Children More Vulnerable to Medical Mistakes
Hospitalized children are exposed to three times as many "potential" adverse drug events as adults, according to a study published in today's Journal of the American Medical Association. Researchers associated with Boston's Children's Hospital and Brigham and Women's Hospital undertook the study because while medical errors in the adult population are well-documented, "few epidemiological data are available regarding medication errors in the pediatric inpatient setting." Researchers reviewed 10,778 medication orders across six weeks in 1999 at Children's and Massachusetts General Hospital for Children, looking for medication errors, potential ADEs and actual ADEs. They defined medication errors as "errors in drug ordering, transcribing, dispensing, administering or monitoring"; potential ADEs as medication errors with "significant potential for injuring a patient"; and actual ADEs as "injuries that result from the use of a drug," which may or may not be associated with a medication error. The study found 616 medication errors (a rate of 5.7 per 100 orders), 115 potential ADEs (1.1 per 100 orders) and 26 actual ADEs. Of the 26 actual ADEs identified, five (19%) were associated with medication errors and thus considered "preventable." The researchers conclude that medication errors occur more often in adults compared with other age groups, and preventable error rates among children mirrored adult rates found in previous studies. However, the rate of potential ADEs was three times higher among children, and "significantly higher" among infants in the neonatal intensive care unit (NICU).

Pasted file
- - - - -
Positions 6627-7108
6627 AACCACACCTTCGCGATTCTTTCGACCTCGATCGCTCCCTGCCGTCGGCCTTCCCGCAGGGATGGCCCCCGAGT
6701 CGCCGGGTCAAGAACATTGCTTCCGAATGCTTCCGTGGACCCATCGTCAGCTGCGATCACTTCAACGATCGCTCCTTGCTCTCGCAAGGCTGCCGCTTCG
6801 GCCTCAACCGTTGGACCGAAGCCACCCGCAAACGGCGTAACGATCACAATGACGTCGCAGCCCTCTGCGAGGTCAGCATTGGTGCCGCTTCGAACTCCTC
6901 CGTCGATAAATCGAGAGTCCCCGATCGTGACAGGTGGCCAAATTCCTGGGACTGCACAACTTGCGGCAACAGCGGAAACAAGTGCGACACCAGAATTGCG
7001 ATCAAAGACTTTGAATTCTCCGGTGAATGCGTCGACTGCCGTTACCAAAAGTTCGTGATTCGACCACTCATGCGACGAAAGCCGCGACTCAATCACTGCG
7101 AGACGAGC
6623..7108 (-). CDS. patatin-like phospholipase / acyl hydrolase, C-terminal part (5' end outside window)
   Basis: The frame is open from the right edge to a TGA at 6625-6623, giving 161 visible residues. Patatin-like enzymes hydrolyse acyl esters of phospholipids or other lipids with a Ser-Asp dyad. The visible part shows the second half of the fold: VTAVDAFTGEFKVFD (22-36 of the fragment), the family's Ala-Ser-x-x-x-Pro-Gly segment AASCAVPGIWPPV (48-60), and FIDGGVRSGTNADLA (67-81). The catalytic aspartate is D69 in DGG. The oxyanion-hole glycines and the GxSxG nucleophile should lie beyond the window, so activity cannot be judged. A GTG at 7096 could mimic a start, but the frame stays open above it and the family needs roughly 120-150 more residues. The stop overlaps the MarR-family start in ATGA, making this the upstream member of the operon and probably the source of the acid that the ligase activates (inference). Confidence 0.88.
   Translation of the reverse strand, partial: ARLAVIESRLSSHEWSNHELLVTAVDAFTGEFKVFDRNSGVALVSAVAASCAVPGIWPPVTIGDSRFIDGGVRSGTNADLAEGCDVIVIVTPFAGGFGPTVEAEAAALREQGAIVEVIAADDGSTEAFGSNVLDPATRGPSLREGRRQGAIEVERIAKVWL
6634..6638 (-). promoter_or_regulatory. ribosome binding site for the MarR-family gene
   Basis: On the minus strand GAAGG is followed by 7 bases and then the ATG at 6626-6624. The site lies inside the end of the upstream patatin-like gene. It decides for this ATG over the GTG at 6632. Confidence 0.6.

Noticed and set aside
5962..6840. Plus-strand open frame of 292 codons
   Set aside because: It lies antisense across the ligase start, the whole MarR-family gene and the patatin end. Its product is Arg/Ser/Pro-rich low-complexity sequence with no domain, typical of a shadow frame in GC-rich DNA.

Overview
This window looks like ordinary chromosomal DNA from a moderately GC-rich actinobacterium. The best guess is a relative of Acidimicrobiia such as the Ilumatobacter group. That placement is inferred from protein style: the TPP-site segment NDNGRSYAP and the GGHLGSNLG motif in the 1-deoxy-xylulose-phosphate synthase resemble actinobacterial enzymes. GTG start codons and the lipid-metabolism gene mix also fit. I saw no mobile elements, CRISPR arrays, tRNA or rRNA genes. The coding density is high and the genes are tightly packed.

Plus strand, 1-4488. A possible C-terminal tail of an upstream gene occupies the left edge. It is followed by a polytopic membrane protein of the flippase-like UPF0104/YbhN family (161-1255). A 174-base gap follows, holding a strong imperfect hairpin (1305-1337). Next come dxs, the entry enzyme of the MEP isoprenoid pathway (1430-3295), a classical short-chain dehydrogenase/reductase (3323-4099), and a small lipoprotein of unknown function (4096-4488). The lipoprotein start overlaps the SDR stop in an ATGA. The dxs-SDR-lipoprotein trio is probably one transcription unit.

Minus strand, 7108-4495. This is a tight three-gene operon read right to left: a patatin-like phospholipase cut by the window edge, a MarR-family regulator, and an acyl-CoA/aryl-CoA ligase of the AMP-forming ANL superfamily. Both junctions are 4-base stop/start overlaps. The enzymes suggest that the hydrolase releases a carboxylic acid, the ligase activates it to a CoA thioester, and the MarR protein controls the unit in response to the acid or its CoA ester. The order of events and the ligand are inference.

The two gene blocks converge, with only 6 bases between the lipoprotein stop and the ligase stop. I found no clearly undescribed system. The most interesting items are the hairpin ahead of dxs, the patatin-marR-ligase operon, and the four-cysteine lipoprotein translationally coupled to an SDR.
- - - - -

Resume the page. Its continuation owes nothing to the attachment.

The authors note that 79% of potential ADEs occurred at the stage of drug ordering, while 34% involved incorrect dosing, 28% anti-infective drugs and 54% intravenous medications. Because pediatric dosages must account for neonatal weight, which can change frequently (especially in a NICU setting), there is a greater potential for error. The researchers contend that a computerized physician order entry system could have prevented 93% of the preventable and potential errors. However, they caution that such a system would have to be "sufficiently flexible" to respond to frequent weight and renal changes in infants. An alternative approach, the authors note, is the use of a full-time "ward-based clinical pharmacist," which could have prevented 94% of potential ADEs. The authors note "several" limitations of this study: Because they only evaluated two academic pediatric hospitals, results may not translate to non-academic facilities; furthermore, the study did not attempt to detect inappropriate drug choice as a cause of error (Kaushal et al, JAMA, 4/25).This is part of the California Healthline Daily Edition, a summary of health policy coverage from major news organizations. Sign up for an email subscription.